Tuesday 16 September at 8pm on ABC
For the rest of the world, the 1998 peace process signalled a new beginning for Northern Ireland – but for many people who lived through over 30 years of bitter sectarian conflict, there’s no escaping the past.
During the worst years of the violence, 16 people – one woman and 15 men – were grabbed, taken away and murdered, all because it was believed they were informers.
This group of victims is known as The Disappeared – and they simply vanished one day without a trace.
“I believe their idea was to take away not just their life but their identity you know, no trace of you left. You’re eliminated. There’s no trace of you left. There’s no burial. There’s no grave to go to. You’ve disappeared.” – SEAN MEGRAW, brother of a victim
The first news many families had of what had happened to their loved ones was in 1999 when the IRA finally came clean about 9 of the – admitting the role the organisation had played in their murders. In response, a special commission was formed to help to find the remains, but not the murderers. In return for information, it provided partial immunity from prosecution and complete confidentiality.
The story of The Disappeared was catapulted into the global spotlight when earlier this year one of Ireland’s most high profile politicians, Gerry Adams, the leader of the Republican party Sinn Fein, was linked directly with the abduction, torture and murder of one of The Disappeared – Jean McConville, widow and mother of 10. He was accused in a confidential interview recorded by former high ranking IRA man, Brendan Hughes, which was made public when he died.
“A special squad was brought into the operation then called the Unknowns, you know, and anyone that needed to be taken away, they normally done it. I had no control over this squad, Gerry had control over this particular squad.” – BRENDAN HUGHES, ex IRA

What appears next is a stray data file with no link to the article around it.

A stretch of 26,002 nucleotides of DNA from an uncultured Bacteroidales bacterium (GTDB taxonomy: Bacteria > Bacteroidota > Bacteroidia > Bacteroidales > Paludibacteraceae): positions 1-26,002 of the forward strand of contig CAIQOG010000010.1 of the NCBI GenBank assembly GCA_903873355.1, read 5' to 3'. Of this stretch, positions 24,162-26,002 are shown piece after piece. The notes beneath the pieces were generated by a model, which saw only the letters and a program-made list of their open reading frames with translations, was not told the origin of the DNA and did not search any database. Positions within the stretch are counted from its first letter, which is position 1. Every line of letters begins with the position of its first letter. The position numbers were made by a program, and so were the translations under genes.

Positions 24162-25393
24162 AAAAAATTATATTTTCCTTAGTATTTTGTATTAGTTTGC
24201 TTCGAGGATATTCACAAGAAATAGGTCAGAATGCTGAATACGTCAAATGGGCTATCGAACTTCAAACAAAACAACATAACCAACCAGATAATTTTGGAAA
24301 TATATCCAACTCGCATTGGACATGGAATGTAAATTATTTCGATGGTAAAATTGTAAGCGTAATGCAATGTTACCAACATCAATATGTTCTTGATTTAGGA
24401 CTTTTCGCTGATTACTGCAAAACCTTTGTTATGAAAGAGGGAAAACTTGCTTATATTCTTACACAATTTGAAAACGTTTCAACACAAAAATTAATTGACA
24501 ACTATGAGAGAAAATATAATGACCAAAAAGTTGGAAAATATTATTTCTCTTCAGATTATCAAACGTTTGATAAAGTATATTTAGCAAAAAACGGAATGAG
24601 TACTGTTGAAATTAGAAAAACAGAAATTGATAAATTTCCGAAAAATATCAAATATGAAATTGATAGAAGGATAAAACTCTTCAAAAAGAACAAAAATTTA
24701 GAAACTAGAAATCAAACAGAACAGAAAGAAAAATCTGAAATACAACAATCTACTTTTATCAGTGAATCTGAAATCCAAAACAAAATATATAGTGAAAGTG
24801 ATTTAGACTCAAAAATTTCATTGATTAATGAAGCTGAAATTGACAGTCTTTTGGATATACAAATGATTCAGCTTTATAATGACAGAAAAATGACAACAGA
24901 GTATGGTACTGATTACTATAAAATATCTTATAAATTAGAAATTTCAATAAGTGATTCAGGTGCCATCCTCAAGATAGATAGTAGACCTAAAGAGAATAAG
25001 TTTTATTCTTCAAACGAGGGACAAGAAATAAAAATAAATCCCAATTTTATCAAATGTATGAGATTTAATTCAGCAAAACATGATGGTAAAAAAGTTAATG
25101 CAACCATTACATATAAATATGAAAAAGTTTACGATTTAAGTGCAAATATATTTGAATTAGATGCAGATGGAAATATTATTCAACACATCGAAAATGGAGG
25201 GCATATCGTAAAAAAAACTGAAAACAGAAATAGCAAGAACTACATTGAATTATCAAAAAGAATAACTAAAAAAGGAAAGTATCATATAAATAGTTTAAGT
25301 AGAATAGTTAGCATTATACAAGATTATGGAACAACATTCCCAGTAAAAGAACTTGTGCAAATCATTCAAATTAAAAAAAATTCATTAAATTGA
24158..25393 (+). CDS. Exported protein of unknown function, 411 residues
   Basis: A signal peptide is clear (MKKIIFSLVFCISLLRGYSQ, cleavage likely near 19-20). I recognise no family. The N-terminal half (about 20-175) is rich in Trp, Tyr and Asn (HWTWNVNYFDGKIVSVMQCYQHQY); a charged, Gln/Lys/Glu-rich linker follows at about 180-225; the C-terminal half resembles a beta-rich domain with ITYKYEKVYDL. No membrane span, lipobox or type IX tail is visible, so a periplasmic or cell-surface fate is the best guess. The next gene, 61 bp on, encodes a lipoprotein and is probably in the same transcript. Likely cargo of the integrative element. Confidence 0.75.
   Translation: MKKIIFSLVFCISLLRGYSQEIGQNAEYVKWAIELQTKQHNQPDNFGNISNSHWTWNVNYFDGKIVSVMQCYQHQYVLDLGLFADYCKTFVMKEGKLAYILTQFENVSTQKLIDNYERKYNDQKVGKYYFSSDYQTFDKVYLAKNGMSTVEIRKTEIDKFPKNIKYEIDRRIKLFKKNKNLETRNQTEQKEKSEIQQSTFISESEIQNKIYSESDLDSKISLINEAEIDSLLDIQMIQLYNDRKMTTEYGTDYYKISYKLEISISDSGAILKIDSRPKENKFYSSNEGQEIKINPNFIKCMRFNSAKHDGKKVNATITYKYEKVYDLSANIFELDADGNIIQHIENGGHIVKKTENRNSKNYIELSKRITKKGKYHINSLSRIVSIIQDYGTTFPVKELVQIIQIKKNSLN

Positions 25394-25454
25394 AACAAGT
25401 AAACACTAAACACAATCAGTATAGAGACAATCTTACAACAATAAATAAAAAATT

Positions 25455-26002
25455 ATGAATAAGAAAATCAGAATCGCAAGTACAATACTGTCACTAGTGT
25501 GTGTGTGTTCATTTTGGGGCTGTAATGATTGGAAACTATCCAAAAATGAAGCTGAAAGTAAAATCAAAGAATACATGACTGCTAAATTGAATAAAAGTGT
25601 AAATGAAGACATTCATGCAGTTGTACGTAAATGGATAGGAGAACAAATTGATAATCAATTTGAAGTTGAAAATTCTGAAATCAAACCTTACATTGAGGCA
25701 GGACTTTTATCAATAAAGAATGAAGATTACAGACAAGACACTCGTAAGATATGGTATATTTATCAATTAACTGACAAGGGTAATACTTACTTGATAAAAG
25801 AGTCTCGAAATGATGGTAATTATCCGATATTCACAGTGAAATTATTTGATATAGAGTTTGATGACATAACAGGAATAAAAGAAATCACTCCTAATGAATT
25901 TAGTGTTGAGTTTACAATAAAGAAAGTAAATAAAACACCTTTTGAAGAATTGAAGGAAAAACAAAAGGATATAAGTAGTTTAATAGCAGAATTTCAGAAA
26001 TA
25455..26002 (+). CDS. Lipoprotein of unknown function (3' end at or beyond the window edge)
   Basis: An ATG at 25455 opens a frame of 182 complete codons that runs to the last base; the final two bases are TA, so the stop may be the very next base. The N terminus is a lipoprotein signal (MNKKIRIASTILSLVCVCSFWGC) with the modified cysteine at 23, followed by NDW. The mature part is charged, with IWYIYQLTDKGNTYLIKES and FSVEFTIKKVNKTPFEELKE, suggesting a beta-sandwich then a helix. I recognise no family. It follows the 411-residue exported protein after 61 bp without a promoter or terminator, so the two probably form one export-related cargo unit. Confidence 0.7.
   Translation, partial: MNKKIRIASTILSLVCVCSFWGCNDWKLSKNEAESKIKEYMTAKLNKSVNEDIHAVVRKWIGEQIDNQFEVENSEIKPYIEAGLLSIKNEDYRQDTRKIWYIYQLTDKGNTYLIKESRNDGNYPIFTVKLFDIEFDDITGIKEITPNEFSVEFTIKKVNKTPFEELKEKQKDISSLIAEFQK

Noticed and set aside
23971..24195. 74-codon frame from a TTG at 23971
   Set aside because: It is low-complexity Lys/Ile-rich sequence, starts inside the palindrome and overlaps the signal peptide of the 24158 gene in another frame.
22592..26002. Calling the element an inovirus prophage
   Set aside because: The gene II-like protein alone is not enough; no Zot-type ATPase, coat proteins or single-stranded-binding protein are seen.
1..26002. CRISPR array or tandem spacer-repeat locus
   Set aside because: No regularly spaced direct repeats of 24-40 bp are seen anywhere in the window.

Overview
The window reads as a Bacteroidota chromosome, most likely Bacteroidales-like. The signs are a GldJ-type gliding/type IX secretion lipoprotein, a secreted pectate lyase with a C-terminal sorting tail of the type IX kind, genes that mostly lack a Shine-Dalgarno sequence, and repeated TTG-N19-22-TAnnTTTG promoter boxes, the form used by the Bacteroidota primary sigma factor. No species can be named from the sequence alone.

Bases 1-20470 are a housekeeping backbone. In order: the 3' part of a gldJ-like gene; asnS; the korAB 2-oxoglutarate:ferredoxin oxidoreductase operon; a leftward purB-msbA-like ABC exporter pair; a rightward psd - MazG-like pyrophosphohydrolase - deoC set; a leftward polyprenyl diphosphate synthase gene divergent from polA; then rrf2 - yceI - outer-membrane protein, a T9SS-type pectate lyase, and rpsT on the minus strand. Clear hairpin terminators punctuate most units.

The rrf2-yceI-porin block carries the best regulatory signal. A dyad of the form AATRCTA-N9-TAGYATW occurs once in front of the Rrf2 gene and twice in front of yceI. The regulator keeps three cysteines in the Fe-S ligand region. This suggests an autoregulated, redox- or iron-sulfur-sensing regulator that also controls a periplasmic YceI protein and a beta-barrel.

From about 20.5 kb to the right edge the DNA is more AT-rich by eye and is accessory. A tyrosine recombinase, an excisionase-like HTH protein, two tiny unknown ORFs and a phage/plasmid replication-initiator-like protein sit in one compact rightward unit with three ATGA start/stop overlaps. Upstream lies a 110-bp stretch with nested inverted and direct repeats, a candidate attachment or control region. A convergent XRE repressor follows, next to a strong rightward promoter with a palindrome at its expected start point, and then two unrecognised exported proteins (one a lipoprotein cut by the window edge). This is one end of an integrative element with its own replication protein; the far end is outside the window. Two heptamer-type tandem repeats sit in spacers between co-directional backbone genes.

The recording is one of a number of secret interviews that were given by former IRA members on the understanding they would not be published until after the deaths of the interviewees.
Brendan Hughes’ naming of Gerry Adams – and the fact that Jean McConville’s body was found by a passerby, and not from a tip off to the commission – led to his arrest and questioning. The case remains with the Northern Irish prosecutors – he has denied all knowledge or involvement.
The McConville family – the children left behind when their mother was grabbed from their arms back in 1972 – say they don’t believe him.
The problem for Adams, who has always denied membership of the IRA – and others who are named on the secret tapes – is that there are now attempts by the law enforcement authorities in Northern Ireland to get access to all the other interviews, and there are 46 in all.
Lisa Millar meets some of the families who are fighting to find their loved ones. They want to locate their bodies and give them a proper burial. She also talks to former IRA man Anthony McIntyre, who conducted the interviews with the republicans involved in the secret interviews. He takes her inside the mind of a boy who joined the IRA at the age of 16.
Millar - "If they’d asked you to disappear people, would you have done that?"
McIntyre - "Yes I would have done without question, wrongly so. I felt at the time these people are informers and the more we target those who inform the better. You know it was a totally wrong position to hold but I would have done it.”
McIntyre spent 17 years in jail for killing a soldier. After he got out, and following the peace agreement, he thought it was important that people understand the history of the IRA. He now wants the tapes destroyed, because the promised confidentiality has been breached. But he also doubts Gerry Adams’ claims of innocence, telling Millar: “I believe that Mr Adams was the architect of The Disappeared.”
It’s a heart-rending tale of families destroyed and lives broken. It’s also a story of incredible irony. Sixteen people were murdered, allegedly for informing. Now their killers could themselves be facing punishment – for informing on themselves.